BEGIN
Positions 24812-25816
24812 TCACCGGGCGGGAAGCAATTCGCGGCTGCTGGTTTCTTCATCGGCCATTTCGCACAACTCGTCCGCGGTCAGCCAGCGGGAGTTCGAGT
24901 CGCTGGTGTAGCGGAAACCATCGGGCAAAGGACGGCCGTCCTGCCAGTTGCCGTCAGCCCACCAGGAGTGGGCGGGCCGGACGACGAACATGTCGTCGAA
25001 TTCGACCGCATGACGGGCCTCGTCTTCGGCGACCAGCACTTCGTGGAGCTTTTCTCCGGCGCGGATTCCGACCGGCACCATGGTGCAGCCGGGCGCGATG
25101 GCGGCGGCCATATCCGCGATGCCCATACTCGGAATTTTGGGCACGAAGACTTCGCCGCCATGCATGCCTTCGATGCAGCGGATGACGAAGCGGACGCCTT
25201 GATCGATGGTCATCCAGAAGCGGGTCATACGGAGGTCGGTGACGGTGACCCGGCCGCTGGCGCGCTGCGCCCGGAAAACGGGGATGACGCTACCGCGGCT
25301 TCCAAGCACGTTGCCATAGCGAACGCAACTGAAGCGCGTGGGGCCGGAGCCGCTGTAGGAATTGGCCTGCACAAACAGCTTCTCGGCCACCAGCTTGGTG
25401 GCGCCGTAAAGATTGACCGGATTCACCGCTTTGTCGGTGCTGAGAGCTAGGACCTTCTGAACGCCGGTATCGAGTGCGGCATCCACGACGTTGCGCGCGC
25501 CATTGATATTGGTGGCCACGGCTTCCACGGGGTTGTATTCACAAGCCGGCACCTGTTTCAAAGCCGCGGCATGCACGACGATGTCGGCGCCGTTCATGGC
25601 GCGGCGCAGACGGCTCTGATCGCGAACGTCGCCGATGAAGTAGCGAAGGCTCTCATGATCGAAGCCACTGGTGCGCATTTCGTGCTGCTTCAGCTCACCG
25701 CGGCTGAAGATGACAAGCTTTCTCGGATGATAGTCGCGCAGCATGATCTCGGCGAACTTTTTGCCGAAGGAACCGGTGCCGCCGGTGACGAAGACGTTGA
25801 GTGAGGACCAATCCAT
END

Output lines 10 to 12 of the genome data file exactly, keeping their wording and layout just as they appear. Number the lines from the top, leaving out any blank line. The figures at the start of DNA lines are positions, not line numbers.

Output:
25601 GCGGCGCAGACGGCTCTGATCGCGAACGTCGCCGATGAAGTAGCGAAGGCTCTCATGATCGAAGCCACTGGTGCGCATTTCGTGCTGCTTCAGCTCACCG
25701 CGGCTGAAGATGACAAGCTTTCTCGGATGATAGTCGCGCAGCATGATCTCGGCGAACTTTTTGCCGAAGGAACCGGTGCCGCCGGTGACGAAGACGTTGA
25801 GTGAGGACCAATCCAT